Thursday, June 5, 2014
Maleficent and Sleeping Beauty: Where Did She Come From?
Other fairy tale bloggers are doing a much better job of covering Maleficent news. Film is part of Gypsy's passion at Once Upon a Blog, for example, so I am inclined to leave most of the news and discussion to her. My greater passion is for books and the old tales--not that Gypsy doesn't love those, too, and I love film, too--but time and desire don't always match, so I emphasize books more.
But Maleficent is out and I plan to see it sometime this month--I have a nephew and niece to take along--so I will probably share thoughts on it when I do.
For now, I am wanting to share some thoughts on the tale itself. It's no secret that one of my first volumes in the SurLaLune series is Sleeping Beauties: Sleeping Beauty and Snow White Tales From Around the World. So I've studied the tale a little. Or a lot, depending on your perspective. One of the fascinating facts about Sleeping Beauty is just how few variants there are for such a popular tale. Women and men under sleeping spells are fairly common in folklore, but not ones with the tropes found in Sleeping Beauty.
However, the tale, once you study it, is closely related to Snow White which has many, many more variants. Which makes me think of Maleficent, actually. Disney's Sleeping Beauty borrows from both the Perrault and Grimm's versions of Sleeping Beauty, removing the second part by Perrault and most closely resembling Grimm's Little Briar Rose, which reads to those in the know as a Reader's Digest version of the story. In none of these versions does the malicious fairy reappear to insure her spell is cast or to wreck havoc in Sleeping Beauty's life. Which is more accurate to those of us who know Faerie and its peculiarities. They don't care enough about humans to pursue a decades long vengeance.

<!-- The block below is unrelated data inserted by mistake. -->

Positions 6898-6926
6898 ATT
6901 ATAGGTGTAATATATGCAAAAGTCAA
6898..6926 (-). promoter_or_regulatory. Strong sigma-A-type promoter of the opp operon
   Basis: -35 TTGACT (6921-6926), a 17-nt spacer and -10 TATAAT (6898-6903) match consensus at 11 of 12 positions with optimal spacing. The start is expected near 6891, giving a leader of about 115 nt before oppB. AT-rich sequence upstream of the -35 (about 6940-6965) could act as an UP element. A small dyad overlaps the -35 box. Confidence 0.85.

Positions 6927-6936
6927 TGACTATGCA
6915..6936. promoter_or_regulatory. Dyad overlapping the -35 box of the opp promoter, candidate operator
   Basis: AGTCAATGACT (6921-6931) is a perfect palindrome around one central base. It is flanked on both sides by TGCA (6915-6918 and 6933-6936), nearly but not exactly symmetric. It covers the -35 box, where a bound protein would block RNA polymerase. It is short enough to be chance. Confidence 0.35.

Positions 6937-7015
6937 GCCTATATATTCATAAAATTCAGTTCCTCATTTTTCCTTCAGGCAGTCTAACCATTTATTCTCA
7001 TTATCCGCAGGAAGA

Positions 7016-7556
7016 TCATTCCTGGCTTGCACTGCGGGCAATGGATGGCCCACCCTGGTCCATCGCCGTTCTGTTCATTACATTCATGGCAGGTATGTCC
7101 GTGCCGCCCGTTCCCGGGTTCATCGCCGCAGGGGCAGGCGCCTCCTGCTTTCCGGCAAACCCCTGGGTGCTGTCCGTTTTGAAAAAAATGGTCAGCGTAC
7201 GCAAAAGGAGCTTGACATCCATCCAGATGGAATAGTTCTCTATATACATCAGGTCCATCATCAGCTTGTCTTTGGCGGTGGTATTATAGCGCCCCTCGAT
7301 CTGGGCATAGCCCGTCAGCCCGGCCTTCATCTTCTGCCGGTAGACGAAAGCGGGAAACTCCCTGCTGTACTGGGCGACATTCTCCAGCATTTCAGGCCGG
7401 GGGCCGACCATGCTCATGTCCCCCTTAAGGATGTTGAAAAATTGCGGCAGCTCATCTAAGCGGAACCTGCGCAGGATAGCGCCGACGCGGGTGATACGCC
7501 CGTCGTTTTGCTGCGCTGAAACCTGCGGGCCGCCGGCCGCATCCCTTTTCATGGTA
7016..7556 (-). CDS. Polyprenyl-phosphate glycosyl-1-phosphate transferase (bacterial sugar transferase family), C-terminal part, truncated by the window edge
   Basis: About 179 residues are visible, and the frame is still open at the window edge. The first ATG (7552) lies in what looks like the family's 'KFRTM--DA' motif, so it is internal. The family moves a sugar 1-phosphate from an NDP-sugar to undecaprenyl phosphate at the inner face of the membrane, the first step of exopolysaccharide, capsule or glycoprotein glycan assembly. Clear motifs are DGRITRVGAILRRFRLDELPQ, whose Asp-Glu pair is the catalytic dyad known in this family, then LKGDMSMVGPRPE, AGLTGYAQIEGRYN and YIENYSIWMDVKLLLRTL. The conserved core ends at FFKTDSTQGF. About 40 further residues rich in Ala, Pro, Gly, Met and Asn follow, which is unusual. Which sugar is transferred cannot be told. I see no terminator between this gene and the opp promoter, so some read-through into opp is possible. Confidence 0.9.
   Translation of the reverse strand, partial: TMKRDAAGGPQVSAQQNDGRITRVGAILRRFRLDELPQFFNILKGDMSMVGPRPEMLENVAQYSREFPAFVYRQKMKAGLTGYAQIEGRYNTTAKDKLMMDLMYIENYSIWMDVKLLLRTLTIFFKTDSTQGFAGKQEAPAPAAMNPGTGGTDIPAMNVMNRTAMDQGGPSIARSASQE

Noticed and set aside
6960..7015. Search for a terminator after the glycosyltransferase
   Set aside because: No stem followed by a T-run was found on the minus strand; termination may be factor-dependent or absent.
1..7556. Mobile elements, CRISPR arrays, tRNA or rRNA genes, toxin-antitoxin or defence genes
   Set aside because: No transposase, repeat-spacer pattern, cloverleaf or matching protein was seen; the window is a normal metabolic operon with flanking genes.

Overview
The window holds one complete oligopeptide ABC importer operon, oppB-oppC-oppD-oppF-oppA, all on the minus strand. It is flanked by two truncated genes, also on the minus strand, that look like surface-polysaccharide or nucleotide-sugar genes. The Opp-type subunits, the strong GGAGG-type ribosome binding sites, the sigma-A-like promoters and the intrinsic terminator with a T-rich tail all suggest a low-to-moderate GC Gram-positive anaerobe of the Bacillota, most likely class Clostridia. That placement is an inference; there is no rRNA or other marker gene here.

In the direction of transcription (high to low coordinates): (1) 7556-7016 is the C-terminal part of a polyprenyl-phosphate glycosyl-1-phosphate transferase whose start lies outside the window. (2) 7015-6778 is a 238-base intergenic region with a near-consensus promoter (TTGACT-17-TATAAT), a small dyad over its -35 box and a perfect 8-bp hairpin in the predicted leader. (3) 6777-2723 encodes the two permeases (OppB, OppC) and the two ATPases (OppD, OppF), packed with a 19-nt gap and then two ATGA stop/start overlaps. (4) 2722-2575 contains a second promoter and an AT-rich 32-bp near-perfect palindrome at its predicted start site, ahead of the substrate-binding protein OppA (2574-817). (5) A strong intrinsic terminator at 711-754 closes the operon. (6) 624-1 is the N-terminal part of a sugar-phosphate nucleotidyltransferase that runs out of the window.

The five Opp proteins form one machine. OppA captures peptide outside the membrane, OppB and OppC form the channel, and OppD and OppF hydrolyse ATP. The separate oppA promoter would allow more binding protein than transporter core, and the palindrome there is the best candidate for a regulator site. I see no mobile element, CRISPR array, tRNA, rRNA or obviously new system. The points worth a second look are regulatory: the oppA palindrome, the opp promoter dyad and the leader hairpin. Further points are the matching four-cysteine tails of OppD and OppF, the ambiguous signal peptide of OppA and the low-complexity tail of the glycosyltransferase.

So where does Maleficent come from? She's certainly not the ogre mother of the prince who tries to eat Sleeping Beauty's children as well as Sleeping Beauty. That's Perrault. Grimm's doesn't have a proper villain past the first act of the sleeping death curse at all.
We all know that Disney's first successful feature length fairy tale was Snow White. In that we have the evil stepmother who tries hard to kill Snow White--and her motivations are more valid when we consider them. Snow White is the fairest in the land, a threat to her royal status and potential children's status. Disney knew the evil queen was responsible for much of the success of the Snow White film and wanted--in what we now consider Disney-style today--to give us an over-the-top villain to hate in Sleeping Beauty. Not very easy considering the family-friendliness demands of the story. We certainly couldn't return to the rape themes of one of the earliest Sleeping Beauties, Italy's Sun, Moon, and Talia, perhaps one of the most shocking fairy tale variants of a popular fairy tale, perhaps the most. It is to me.
So we get Maleficent. Who, to me, owes more to Disney's Snow White than any actual fairy tale. We also owe Maleficent to the Snow White tale variants for the villain in those is unreservedly one of the scariest in fairy tales, ranking with Bluebeard, since both the stepmother and Bluebeard are supposed to care and nurture members of their family, but seek to outright murder them instead.
So at least the new Maleficent film offers us a better backstory and motivation for a villain that doesn't really have strong reasons to so actively pursue Aurora's destruction. Overall, in the original Disney animated, she is evil for evil's sake, a psychopath pursuing revenge beyond all reason on an innocent girl, up to her own destruction. Which isn't very satisfying, is it? Is she just bored out of her mind and seeking death by cop?
And I'm not offering that as a criticism. Sleeping Beauty is one of my favorites of the Disney canon with the Sleeping Beauty waltz scene as one of my favorites in all of the films.